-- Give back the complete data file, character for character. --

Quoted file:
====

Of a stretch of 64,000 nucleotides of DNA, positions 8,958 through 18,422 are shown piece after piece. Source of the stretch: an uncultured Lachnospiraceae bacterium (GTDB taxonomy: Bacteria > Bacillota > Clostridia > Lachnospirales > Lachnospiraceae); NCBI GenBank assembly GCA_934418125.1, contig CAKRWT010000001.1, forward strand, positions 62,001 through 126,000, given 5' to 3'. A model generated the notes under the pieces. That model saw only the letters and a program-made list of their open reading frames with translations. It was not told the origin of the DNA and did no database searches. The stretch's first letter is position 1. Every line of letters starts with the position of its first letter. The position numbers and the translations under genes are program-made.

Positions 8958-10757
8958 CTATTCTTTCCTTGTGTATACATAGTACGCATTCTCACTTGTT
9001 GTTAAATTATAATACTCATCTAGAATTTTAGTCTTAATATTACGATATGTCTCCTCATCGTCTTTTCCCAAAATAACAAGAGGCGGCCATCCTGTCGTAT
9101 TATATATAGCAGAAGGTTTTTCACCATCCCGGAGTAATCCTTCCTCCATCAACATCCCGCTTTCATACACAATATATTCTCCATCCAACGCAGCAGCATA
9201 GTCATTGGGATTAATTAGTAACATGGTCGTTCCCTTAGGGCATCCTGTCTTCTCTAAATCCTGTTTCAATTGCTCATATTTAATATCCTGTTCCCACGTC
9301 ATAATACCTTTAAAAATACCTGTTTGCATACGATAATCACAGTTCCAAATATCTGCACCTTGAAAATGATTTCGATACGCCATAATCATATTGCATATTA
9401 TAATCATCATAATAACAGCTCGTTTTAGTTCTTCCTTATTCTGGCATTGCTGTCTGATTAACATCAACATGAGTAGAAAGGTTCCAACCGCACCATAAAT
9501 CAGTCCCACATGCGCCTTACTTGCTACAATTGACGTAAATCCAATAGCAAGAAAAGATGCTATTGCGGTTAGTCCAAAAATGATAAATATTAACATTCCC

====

Of a stretch of 64,000 nucleotides of DNA, positions 8,958 through 18,422 are shown piece after piece. Source of the stretch: an uncultured Lachnospiraceae bacterium (GTDB taxonomy: Bacteria > Bacillota > Clostridia > Lachnospirales > Lachnospiraceae); NCBI GenBank assembly GCA_934418125.1, contig CAKRWT010000001.1, forward strand, positions 62,001 through 126,000, given 5' to 3'. A model generated the notes under the pieces. That model saw only the letters and a program-made list of their open reading frames with translations. It was not told the origin of the DNA and did no database searches. The stretch's first letter is position 1. Every line of letters starts with the position of its first letter. The position numbers and the translations under genes are program-made.

Positions 8958-10757
8958 CTATTCTTTCCTTGTGTATACATAGTACGCATTCTCACTTGTT
9001 GTTAAATTATAATACTCATCTAGAATTTTAGTCTTAATATTACGATATGTCTCCTCATCGTCTTTTCCCAAAATAACAAGAGGCGGCCATCCTGTCGTAT
9101 TATATATAGCAGAAGGTTTTTCACCATCCCGGAGTAATCCTTCCTCCATCAACATCCCGCTTTCATACACAATATATTCTCCATCCAACGCAGCAGCATA
9201 GTCATTGGGATTAATTAGTAACATGGTCGTTCCCTTAGGGCATCCTGTCTTCTCTAAATCCTGTTTCAATTGCTCATATTTAATATCCTGTTCCCACGTC
9301 ATAATACCTTTAAAAATACCTGTTTGCATACGATAATCACAGTTCCAAATATCTGCACCTTGAAAATGATTTCGATACGCCATAATCATATTGCATATTA
9401 TAATCATCATAATAACAGCTCGTTTTAGTTCTTCCTTATTCTGGCATTGCTGTCTGATTAACATCAACATGAGTAGAAAGGTTCCAACCGCACCATAAAT
9501 CAGTCCCACATGCGCCTTACTTGCTACAATTGACGTAAATCCAATAGCAAGAAAAGATGCTATTGCGGTTAGTCCAAAAATGATAAATATTAACATTCCC